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The New SAQ C Complicates PCI For Some Retailers, Franchises

May 23rd, 2011

My guess is that the PCI Council does not view the change as significant. From its perspective, the Council likely sees SAQ C as appropriate to small Web entrepreneurs running a business from their laptops. Indeed, this is why the Council requires (which, in my experience, too many merchants manage to overlook) the POS system to be isolated from all other systems in the merchant environment.

For such a single-location merchant, the change in 2.0 is of little significance. Supporting this view of the Council’s intention is the fact that the change to SAQ C did not merit a mention in the “Summary of Changes from PCI 1.2.1 to 2.0” document issued last October. My search of that document for any reference to SAQs yielded no hits.

Another important point to make is that merchants are expected to be compliant with all PCI requirements at all times. Because a merchant uses a simplified SAQ does not mean it gets a free pass on the PCI requirements not explicitly mentioned in that particular SAQ. It is just that if a merchant fits a particular profile, instead of writing N/A lots of times, it can use the appropriate simplified SAQ. Therefore, one could claim that even if some retailers are now excluded from SAQ C, it should not make much difference anyhow.

The business reality, though, is that many retailers and franchises segmented their networks and reconfigured their POS applications to qualify for SAQ C and simplify their PCI compliance validation. They did not want to pay for, say, the penetration testing or extensive logging systems called for in SAQ D. Significantly, these merchants’ actions also reduced their risk of a data compromise.

The bottom line is that some merchants who used SAQ C in the past will need to make a choice. Either they implement a separate instance of their POS system in each location (with the additional software licensing and hardware costs), or they bite the PCI bullet and move to SAQ D (with those additional costs) when they validate or revalidate their compliance.

Any retailers affected could, of course, choose to validate before the end of this year using the previous version—1.2—of the SAQ. That version is valid until December 2011. Making such a choice may forestall the inevitable for a year, but it won’t make much difference in the long run.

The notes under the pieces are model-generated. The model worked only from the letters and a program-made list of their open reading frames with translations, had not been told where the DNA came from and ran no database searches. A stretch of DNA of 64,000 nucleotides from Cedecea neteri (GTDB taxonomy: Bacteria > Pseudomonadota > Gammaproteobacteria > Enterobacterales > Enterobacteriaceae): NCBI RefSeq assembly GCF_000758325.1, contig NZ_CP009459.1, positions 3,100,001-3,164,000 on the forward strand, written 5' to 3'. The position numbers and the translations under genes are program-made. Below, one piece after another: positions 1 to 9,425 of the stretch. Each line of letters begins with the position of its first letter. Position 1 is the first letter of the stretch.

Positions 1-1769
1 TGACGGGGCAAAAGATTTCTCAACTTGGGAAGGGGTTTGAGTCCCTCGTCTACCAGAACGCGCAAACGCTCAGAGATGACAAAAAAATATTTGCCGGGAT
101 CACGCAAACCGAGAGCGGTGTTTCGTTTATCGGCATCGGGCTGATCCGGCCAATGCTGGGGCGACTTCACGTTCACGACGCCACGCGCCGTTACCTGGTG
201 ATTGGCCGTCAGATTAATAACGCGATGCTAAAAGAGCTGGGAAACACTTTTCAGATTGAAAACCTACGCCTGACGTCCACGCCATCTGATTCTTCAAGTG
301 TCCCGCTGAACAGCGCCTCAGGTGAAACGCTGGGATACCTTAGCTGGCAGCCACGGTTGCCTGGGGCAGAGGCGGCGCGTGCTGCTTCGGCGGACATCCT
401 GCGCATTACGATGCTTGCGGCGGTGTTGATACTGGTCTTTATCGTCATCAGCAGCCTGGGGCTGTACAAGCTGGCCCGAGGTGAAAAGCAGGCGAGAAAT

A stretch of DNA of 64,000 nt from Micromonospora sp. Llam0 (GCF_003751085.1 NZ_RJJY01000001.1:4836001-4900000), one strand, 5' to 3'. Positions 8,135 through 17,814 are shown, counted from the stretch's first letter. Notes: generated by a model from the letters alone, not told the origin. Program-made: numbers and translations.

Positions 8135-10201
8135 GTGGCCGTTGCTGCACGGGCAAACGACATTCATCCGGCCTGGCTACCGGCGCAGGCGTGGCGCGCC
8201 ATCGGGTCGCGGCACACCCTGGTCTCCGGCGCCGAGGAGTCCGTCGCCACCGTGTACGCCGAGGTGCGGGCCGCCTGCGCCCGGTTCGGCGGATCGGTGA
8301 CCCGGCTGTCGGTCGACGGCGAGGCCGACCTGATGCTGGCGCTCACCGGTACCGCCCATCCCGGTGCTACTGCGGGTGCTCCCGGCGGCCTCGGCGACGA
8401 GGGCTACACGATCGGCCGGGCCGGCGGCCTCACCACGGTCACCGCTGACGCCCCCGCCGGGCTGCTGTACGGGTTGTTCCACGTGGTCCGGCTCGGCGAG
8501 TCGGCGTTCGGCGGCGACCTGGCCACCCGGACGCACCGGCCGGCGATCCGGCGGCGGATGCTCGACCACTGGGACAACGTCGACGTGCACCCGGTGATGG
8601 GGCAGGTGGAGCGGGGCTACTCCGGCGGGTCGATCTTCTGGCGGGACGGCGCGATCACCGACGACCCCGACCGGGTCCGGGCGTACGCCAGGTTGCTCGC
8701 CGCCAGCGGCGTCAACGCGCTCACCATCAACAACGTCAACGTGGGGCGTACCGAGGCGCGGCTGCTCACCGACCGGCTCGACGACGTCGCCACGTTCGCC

What I fear more is an unintended outcome for many smaller Level 3 and 4 merchants who will delay even further their PCI compliance. Compliance among small and midsize merchants is low. Looking at SAQ C can be daunting enough for a small business without an IT department. Telling them they need to complete SAQ D when most of them can’t tell a FIM or SIEM from a can of paint is unlikely to either make a lot of converts or reduce data breaches.

I have long maintained that the SAQs need updating and revising to reflect the current threat environment. This change (or clarification, if you prefer) to SAQ C was not necessarily what I had in mind. I am thinking in particular about the impact on franchisees and small retailers with more than one store. The new rules for SAQ C will mean more costs for many of them. I’m also thinking about those corporate franchisors already facing Visa’s registration requirement that they act as third-party agents. For some of them, this change will be one more PCI complication they need to address.

What do you think? I’d like to hear your thoughts. Either leave a comment or E-mail me at


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